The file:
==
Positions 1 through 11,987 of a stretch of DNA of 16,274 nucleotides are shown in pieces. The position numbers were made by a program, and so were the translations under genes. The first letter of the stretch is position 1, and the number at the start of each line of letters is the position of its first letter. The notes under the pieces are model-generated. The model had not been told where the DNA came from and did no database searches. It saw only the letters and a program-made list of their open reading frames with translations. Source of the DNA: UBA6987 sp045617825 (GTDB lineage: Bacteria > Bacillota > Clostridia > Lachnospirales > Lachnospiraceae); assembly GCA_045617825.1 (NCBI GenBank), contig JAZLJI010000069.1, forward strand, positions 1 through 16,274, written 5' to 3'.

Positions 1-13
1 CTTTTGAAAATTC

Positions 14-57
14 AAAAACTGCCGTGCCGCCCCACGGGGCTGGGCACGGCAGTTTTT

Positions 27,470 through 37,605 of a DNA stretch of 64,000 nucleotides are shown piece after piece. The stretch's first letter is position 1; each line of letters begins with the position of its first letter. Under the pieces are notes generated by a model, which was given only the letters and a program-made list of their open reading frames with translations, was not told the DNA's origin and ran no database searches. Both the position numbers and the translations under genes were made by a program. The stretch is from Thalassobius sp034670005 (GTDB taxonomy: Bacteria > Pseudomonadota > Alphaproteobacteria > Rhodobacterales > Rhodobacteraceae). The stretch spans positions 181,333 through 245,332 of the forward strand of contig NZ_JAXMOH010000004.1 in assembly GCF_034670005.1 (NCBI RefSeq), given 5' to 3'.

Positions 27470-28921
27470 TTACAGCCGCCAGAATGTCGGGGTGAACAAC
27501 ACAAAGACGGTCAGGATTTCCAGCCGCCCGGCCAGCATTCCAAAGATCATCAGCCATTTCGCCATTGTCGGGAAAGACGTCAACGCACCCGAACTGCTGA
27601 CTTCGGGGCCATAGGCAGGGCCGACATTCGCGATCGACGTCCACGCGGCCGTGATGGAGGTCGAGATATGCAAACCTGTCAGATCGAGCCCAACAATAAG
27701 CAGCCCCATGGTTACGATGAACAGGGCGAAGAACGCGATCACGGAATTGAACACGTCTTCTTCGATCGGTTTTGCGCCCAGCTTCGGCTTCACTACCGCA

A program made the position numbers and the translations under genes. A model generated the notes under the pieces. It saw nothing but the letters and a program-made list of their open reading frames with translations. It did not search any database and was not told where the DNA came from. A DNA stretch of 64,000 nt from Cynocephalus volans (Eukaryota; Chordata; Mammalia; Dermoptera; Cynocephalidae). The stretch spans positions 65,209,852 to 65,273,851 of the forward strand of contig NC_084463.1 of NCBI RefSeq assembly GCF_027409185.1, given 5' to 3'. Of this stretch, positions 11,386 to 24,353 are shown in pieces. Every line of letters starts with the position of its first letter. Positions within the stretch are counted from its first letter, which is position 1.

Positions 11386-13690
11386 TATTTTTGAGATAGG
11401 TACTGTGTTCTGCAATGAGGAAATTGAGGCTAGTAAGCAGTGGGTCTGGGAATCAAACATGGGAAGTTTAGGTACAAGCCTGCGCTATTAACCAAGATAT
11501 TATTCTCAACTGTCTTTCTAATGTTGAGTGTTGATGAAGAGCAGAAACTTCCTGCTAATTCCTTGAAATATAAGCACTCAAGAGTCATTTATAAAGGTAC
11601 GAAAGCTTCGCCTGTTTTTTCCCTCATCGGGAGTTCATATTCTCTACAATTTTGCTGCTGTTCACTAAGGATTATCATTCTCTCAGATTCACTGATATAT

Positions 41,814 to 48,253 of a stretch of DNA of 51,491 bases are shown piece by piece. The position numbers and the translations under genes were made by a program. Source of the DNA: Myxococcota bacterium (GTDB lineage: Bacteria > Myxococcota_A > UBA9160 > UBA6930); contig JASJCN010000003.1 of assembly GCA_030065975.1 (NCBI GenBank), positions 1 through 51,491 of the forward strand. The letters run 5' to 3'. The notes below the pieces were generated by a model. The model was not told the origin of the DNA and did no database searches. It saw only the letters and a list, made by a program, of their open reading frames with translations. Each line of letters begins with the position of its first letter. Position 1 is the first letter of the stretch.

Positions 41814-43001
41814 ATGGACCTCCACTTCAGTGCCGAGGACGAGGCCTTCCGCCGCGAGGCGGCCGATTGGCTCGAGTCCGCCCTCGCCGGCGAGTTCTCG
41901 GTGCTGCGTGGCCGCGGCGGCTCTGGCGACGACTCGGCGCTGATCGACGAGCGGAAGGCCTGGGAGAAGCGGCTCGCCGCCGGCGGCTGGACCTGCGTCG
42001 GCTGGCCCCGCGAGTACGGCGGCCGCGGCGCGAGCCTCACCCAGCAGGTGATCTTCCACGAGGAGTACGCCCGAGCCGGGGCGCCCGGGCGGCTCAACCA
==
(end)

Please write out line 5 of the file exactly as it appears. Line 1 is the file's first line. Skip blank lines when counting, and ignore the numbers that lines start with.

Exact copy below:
14 AAAAACTGCCGTGCCGCCCCACGGGGCTGGGCACGGCAGTTTTT